Key Points:

  • More capital for DHBs to fix building issues
  • Free and cheap GP visits extended to more people
  • Community midwives to get 8.9 per cent 'catch-up' pay increase

District health boards that have complained of chronic underfunding will receive a massive boost - $549 million each year for the next four years.

That's a total of $2.2 billion of new capital, with up to another $100 million over 10 years set aside for DHBs struggling with deficits.

The Budget also delivers $126m to keep up with demand for elective surgery.


"We all know DHBs have been starved of funding in recent years. That's put pressure on staff and facilities – and put the squeeze on services delivered to the public," Health Minister David Clark said.

"Budget 2018 allocates $750 million of new capital to tackle some of the most urgent building problems facing hospitals around the country. That represents the biggest capital injection in health in at least the last decade."

Clark said it was the largest DHB funding increase in the last decade but added that rebuilding the health system after nine years of neglect would take sustained investment.

"New Zealanders have been shocked to discover that hospitals in some areas are literally rotting after a decade of neglect and underinvestment by the previous Government. There is a significant backlog of work, which will take more than one Budget to remedy.

"The new funding will mean DHBs can plan with more confidence and put forward business cases for important projects that have been put off for too long, such as infrastructure remediation, capacity investments and urgent building projects."

Free and cheap GP visits extended

Free doctor visits and prescriptions will be extended to all children aged under 14, up from under-13s at present. The Government estimates it will include another 56,000 children. That will come at a cost of $22m over four years.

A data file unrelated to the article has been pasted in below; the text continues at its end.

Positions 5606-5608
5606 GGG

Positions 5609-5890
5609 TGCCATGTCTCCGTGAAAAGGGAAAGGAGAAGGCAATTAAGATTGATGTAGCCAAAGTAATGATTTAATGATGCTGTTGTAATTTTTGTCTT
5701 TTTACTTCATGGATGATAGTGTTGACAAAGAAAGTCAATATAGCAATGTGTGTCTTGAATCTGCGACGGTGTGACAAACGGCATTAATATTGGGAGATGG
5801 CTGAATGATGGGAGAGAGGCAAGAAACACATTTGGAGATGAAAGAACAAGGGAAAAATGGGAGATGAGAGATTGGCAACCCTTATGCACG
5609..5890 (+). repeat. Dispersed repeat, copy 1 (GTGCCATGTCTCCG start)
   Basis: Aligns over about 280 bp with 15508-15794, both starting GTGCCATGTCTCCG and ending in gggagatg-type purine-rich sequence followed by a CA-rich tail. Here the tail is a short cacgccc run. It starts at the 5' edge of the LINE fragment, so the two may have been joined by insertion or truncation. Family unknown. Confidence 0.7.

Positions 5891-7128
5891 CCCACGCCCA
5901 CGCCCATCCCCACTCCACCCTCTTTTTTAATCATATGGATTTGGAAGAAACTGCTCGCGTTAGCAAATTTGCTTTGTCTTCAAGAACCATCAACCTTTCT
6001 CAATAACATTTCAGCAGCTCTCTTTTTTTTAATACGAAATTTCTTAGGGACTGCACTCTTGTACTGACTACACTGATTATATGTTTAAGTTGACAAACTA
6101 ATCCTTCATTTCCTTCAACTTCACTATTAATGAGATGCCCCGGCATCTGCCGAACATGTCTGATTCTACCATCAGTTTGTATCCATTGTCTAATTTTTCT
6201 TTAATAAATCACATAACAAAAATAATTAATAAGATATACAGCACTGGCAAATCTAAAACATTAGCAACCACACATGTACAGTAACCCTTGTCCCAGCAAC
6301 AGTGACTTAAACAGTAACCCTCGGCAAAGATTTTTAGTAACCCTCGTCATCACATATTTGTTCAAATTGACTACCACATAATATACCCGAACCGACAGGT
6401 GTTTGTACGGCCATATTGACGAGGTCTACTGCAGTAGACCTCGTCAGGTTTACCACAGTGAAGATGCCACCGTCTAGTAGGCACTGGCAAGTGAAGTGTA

As well, eligibility for the Community Services Card will be extended to all people receiving the accommodation supplement or income-related rent subsidy.


Access to very low-cost GP visits, around $20 to $30 cheaper, will be extended to all Community Services cardholders.

"These two initiatives will require $362.7 million [over four years] of new funding and will have a major impact on people's health and wellbeing," Clark said.

"The Coalition Government is already supporting middle- and low-income families with our Families Package, which comes into force on 1 July this year. Today's announcement gives about 600,000 New Zealanders better access to healthcare from 1 December this year," he said.

More support for midwives

Community-based midwives will receive an 8.9 per cent 'catch-up' increase in their fees, around $4.5m this financial year, to close the pay gap between them and their DHB-employed colleagues.

The move is part of $112.6m over five years for maternity services.

"There is no question that over the last decade the fees paid to community-based midwives have not kept pace with the pay increases of their colleagues employed by District Health Boards. That is simply not fair, and the 8.9 per cent increase will address that gap," Clark said.

The increase, calculated on a range of factors including CPI and DHB collective agreement increases, means that average annual increases over the last decade for community midwives are now in line with average increases for DHB midwives.

"Today's package also includes funding to help ensure safe hours of work. Currently, midwives who call on colleagues to take over care during a lengthy labour have to fund this out of their own fees. The Budget provides $16m over four years to assist midwives with these costs," Associate Health Minister Julie Anne Genter said.
More for bowel screening and disability support services

The National Bowel Screening Programme has received a big boost, with $67.1m over four years to expand the programme to another five DHBs on top of the five already in operation. The money will also go towards establishing a national co-ordination centre, four regional screening centres and IT for the programme.

Disability support services will get $210m over the next five years to cover population growth, ageing and cost pressures. At present more than $33,000 New Zealanders need help for physical, mental or sensory disabilities.

Other initiatives being funded are:

• $60m over four years, as well as $22.9m from ACC, to strengthen and modernise the national air ambulance fleet.

• A one-off $1m for work to develop a free annual health check for all SuperGold card-holders, an initiative agreed in negotiations with NZ First.

• $17m over four years to expand the nurses in schools programme to all public decile 4 secondary schools, covering an extra 24,000 students. The programme currently covers decile 1 to 3 secondary schools and teen-parent units.

• $10.5m over three years will fund a pilot programme giving young people aged 18-25 free mental health counselling and therapy, a Green Party initiative.